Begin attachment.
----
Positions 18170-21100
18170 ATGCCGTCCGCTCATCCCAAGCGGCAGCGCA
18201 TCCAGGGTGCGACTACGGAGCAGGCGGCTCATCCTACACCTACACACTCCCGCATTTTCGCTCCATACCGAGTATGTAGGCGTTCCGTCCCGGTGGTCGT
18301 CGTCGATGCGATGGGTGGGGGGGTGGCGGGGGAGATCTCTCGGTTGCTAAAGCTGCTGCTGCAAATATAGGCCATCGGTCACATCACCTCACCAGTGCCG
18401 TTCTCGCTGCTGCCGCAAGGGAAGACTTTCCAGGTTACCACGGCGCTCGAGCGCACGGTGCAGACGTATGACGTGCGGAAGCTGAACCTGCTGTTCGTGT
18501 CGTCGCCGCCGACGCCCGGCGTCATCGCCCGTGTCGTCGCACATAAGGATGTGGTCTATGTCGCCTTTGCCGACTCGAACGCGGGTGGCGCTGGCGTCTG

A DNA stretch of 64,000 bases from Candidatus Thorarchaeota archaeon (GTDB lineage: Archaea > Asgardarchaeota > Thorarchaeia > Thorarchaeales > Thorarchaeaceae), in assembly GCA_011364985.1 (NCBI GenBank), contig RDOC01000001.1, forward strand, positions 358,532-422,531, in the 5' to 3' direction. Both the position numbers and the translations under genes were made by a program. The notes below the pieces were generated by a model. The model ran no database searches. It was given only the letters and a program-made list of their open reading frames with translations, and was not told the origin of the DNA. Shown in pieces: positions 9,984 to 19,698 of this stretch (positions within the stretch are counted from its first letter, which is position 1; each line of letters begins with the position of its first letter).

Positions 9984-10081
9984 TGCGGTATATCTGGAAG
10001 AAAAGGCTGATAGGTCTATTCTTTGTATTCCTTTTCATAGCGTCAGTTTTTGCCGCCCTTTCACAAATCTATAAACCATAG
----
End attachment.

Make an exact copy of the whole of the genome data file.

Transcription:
Positions 18170-21100
18170 ATGCCGTCCGCTCATCCCAAGCGGCAGCGCA
18201 TCCAGGGTGCGACTACGGAGCAGGCGGCTCATCCTACACCTACACACTCCCGCATTTTCGCTCCATACCGAGTATGTAGGCGTTCCGTCCCGGTGGTCGT
18301 CGTCGATGCGATGGGTGGGGGGGTGGCGGGGGAGATCTCTCGGTTGCTAAAGCTGCTGCTGCAAATATAGGCCATCGGTCACATCACCTCACCAGTGCCG
18401 TTCTCGCTGCTGCCGCAAGGGAAGACTTTCCAGGTTACCACGGCGCTCGAGCGCACGGTGCAGACGTATGACGTGCGGAAGCTGAACCTGCTGTTCGTGT
18501 CGTCGCCGCCGACGCCCGGCGTCATCGCCCGTGTCGTCGCACATAAGGATGTGGTCTATGTCGCCTTTGCCGACTCGAACGCGGGTGGCGCTGGCGTCTG

A DNA stretch of 64,000 bases from Candidatus Thorarchaeota archaeon (GTDB lineage: Archaea > Asgardarchaeota > Thorarchaeia > Thorarchaeales > Thorarchaeaceae), in assembly GCA_011364985.1 (NCBI GenBank), contig RDOC01000001.1, forward strand, positions 358,532-422,531, in the 5' to 3' direction. Both the position numbers and the translations under genes were made by a program. The notes below the pieces were generated by a model. The model ran no database searches. It was given only the letters and a program-made list of their open reading frames with translations, and was not told the origin of the DNA. Shown in pieces: positions 9,984 to 19,698 of this stretch (positions within the stretch are counted from its first letter, which is position 1; each line of letters begins with the position of its first letter).

Positions 9984-10081
9984 TGCGGTATATCTGGAAG
10001 AAAAGGCTGATAGGTCTATTCTTTGTATTCCTTTTCATAGCGTCAGTTTTTGCCGCCCTTTCACAAATCTATAAACCATAG